It is frequently said, and it is entirely true, that the Regime which rules us is illegitimate. But what does that precisely mean? No surprise, Carl Schmitt lights the way to an answer, in one of his lesser-known works, Legality and Legitimacy. This book should be more talked about—it was published in Berlin in 1932, when and where everyone knew that matters could not continue as they were, and that dramatic change was sure to come. As with the Germans of 1932, so with the Americans of 2023. Thus, studying and reflecting on this work is worth the effort.
As our ruling class drives the West into the ditch, from which a reborn society will probably emerge, but they and their rule will certainly not, it is natural for us to focus on elite theory—that is, who rules? This is an ancient question, although how the question is analyzed has changed with the rise of modern industrial societies. Unsurprisingly, much ink, from James Burnham to Neema Parvini, has been spilled on this important topic. Martin Gurri’s The Revolt of the Public continues the analysis, but he asks not who rules, rather how they maintain their rule, and if those mechanisms will continue.
Ernst von Salomon’s Der Fragebogen is unique, a product of the refiner’s fire, a work forged in the cataclysm of mid-twentieth-century Europe. But this once-famous, now-obscure book, published only one time in English, and that seventy years ago, still holds within its pages knowledge about both the past and the future. As to the past, from this book we can learn something completely missing from modern discourse—the complex views of 1930s and 1940s German patriots. As to the future, we can learn something more practical—methods to, in a future dispensation, help us flush Left poison completely and permanently from our body politic.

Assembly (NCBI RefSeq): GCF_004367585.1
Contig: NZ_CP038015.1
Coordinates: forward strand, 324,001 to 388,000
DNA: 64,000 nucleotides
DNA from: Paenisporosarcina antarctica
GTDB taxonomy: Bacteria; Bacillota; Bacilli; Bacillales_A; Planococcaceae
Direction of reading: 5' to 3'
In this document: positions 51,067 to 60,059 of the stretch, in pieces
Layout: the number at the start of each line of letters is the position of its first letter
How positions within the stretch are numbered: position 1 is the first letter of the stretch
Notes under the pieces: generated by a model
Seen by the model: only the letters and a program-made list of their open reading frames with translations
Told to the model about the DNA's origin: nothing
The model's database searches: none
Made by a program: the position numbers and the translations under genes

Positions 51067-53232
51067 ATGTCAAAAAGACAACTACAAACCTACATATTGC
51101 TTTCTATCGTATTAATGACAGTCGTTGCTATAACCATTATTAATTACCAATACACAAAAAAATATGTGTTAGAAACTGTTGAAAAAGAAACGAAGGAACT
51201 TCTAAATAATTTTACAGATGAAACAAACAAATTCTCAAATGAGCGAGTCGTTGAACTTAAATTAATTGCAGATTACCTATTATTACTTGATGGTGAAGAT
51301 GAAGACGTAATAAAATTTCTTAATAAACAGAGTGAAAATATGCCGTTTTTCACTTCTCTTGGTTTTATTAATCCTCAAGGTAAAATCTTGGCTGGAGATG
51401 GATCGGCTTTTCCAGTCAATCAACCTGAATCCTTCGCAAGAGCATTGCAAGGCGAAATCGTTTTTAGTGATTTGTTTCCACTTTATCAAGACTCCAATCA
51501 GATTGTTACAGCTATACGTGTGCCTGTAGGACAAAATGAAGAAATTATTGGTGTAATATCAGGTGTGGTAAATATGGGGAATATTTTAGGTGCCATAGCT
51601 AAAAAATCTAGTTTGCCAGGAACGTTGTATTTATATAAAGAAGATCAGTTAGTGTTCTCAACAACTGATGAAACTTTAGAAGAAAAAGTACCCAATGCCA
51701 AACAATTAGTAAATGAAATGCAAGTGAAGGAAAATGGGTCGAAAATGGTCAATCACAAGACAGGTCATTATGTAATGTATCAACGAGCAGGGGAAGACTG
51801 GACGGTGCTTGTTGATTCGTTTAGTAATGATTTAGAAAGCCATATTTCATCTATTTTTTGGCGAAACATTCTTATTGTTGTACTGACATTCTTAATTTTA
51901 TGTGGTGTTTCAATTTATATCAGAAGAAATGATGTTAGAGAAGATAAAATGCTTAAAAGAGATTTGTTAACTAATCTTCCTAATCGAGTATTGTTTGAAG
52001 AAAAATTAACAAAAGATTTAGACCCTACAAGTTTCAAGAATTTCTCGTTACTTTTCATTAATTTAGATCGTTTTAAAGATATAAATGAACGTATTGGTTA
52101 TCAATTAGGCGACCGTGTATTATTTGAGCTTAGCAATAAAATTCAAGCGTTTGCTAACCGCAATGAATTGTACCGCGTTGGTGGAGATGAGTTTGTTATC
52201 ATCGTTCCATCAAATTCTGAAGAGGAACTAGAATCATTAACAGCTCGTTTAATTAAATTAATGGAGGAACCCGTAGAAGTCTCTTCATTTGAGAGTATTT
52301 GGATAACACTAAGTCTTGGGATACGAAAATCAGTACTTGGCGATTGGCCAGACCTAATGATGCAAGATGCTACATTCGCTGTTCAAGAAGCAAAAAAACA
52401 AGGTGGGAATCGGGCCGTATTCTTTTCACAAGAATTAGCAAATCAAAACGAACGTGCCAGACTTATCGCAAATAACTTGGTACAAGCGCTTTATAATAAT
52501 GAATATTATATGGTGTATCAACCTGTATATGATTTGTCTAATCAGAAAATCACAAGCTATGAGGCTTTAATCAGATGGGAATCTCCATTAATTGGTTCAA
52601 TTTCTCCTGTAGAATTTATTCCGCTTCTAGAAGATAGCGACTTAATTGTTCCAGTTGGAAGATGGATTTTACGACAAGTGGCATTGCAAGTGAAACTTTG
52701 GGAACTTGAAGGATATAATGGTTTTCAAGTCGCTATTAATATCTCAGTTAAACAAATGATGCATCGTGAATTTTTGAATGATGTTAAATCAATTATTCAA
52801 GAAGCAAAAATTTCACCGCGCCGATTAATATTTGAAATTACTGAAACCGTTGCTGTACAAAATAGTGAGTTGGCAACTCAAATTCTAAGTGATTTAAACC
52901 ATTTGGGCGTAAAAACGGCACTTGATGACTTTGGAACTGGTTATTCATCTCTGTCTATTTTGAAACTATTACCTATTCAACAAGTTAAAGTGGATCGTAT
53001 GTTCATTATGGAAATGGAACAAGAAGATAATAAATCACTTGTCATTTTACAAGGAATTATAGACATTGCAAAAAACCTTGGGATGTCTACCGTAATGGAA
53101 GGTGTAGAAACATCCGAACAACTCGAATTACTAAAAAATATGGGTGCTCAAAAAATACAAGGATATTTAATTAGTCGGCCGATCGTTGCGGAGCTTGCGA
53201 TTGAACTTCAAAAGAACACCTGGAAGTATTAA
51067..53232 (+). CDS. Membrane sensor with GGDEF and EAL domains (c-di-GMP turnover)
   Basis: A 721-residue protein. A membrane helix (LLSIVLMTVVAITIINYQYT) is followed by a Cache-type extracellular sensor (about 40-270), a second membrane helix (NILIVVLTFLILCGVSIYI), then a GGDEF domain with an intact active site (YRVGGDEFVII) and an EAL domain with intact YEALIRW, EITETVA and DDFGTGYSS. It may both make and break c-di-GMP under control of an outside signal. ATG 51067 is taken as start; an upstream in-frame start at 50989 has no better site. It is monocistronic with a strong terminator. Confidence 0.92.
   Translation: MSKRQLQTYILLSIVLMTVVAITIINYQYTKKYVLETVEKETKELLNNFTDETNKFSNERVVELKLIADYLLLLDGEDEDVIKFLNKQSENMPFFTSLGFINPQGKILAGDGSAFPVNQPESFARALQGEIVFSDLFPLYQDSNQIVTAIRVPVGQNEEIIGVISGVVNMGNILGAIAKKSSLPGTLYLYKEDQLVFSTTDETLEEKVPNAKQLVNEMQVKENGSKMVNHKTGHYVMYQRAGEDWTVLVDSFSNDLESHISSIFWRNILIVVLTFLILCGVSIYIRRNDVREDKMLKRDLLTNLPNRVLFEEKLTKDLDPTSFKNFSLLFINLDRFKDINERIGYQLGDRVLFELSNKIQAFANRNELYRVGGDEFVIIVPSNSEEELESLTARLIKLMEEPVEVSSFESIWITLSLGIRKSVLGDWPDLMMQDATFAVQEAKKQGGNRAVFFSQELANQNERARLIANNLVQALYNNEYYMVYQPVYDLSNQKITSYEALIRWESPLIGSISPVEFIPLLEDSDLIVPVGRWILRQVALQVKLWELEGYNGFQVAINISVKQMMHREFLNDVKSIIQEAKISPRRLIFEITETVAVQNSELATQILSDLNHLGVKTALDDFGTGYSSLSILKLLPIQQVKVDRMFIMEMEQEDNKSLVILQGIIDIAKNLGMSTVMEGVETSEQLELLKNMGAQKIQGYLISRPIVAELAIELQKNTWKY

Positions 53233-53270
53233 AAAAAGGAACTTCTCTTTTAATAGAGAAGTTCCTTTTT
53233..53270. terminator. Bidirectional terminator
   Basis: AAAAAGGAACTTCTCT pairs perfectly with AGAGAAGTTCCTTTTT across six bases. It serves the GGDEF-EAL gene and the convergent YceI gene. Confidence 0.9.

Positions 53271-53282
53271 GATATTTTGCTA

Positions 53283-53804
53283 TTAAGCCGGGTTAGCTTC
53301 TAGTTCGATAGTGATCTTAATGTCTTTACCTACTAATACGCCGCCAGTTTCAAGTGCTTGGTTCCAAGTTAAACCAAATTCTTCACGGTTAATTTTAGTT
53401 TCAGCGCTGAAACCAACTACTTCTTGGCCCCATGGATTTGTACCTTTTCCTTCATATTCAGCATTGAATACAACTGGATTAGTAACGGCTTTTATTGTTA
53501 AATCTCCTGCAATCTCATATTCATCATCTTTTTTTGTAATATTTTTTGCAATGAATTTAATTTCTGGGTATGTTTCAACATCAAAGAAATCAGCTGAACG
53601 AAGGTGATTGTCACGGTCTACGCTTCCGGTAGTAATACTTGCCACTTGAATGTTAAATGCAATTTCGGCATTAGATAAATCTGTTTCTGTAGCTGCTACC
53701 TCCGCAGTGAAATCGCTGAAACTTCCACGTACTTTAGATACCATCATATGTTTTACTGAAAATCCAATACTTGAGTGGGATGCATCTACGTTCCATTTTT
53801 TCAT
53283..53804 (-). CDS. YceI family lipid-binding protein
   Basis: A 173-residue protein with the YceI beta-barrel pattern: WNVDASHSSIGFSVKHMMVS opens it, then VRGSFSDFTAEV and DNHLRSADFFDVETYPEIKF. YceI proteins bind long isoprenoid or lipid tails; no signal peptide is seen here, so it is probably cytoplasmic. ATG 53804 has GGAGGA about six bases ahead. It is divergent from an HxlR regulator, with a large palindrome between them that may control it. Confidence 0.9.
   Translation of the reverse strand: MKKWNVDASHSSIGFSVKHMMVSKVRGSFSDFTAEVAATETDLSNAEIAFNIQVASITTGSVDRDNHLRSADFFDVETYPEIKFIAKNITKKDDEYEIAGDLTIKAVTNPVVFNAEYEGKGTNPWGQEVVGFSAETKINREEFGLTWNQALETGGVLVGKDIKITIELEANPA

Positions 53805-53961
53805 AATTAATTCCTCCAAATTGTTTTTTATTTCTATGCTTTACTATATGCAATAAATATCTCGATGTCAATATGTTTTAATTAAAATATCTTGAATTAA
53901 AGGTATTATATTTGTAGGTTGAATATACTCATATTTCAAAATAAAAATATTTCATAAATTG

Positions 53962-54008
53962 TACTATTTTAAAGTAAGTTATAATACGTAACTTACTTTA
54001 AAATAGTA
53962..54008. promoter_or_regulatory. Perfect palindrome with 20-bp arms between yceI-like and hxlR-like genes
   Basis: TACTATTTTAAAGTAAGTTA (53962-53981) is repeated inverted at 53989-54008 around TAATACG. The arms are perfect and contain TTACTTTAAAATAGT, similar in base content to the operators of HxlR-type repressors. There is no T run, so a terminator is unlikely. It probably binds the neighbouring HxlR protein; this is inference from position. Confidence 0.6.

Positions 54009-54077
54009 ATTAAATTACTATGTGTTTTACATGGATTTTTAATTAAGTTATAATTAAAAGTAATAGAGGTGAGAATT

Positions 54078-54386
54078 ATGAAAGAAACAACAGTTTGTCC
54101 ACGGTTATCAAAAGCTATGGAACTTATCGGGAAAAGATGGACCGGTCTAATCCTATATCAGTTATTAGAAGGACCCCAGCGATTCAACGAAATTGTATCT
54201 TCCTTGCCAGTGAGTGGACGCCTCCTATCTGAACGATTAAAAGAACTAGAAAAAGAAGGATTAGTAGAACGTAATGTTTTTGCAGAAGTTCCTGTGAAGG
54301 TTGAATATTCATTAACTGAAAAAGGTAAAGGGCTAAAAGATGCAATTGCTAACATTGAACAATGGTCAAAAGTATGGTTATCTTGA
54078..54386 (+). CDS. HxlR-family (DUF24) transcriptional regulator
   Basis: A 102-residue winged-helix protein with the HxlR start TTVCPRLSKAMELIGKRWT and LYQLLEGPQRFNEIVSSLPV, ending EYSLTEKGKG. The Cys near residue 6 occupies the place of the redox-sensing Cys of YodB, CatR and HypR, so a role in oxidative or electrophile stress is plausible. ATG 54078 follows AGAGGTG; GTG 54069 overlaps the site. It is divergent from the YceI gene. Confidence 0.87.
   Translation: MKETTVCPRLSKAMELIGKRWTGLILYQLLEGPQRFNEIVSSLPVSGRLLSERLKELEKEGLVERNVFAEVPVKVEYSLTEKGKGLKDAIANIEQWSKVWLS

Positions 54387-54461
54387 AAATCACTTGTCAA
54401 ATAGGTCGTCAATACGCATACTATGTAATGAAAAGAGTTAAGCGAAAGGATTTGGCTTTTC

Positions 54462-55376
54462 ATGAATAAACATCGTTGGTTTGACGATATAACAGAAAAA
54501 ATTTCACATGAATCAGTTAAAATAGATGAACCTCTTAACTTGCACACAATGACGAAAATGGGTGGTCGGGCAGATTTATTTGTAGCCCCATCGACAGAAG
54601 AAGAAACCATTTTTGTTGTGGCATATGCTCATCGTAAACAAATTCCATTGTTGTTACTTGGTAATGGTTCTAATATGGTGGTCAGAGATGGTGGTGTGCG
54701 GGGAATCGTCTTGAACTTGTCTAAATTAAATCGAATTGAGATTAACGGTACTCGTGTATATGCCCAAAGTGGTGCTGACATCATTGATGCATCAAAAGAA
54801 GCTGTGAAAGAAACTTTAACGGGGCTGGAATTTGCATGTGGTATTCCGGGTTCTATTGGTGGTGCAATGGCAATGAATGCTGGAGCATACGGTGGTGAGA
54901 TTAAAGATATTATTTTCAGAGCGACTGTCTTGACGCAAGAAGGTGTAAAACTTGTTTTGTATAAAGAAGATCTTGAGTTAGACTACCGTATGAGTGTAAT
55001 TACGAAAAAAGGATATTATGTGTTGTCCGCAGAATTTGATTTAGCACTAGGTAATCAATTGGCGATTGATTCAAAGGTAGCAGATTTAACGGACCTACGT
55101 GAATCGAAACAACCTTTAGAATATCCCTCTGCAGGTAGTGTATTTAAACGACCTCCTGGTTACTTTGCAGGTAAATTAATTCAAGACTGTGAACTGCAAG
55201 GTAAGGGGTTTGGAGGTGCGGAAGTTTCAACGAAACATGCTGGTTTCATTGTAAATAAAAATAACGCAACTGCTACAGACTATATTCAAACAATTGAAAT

Now available is my recent discussion on The Pete Quinones Show! This was pretty spicy. We discuss the Russo-Ukraine War (including that it’s time to give Sub-Carpathian Ruthenia back to Hungary), race in America, Abraham Lincoln, and my thoughts on (No) Enemies to the Right. You can find the episode here in audio, or on other podcast platforms, or in video). You can follow Pete on his website, or on Odysee and on Twitter. You can support him here, as well.
In September, I sat down for a talk with Tucker Carlson, on Tucker Carlson Today. This is the complete video. We talk about a great deal, from Foundationalism to farming, and whether I am related to the Communist Big Bill Haywood. You can find the audio version here, or on standard podcast platforms. Audio and video versions also embedded below.
Now available is my discussion with Auron MacIntyre about victory over the Left. We talk about permanent success in building a Left-free society, about “no enemies to the right,” about technology, and much more. You can find the episode here in video on YouTube, or here in audio on Apple Podcasts, or on all the usual podcast platforms. You can follow Auron on his very popular YouTube channel, at his Substack, or on Twitter and Gab. You can support his work on Subscribestar, as well.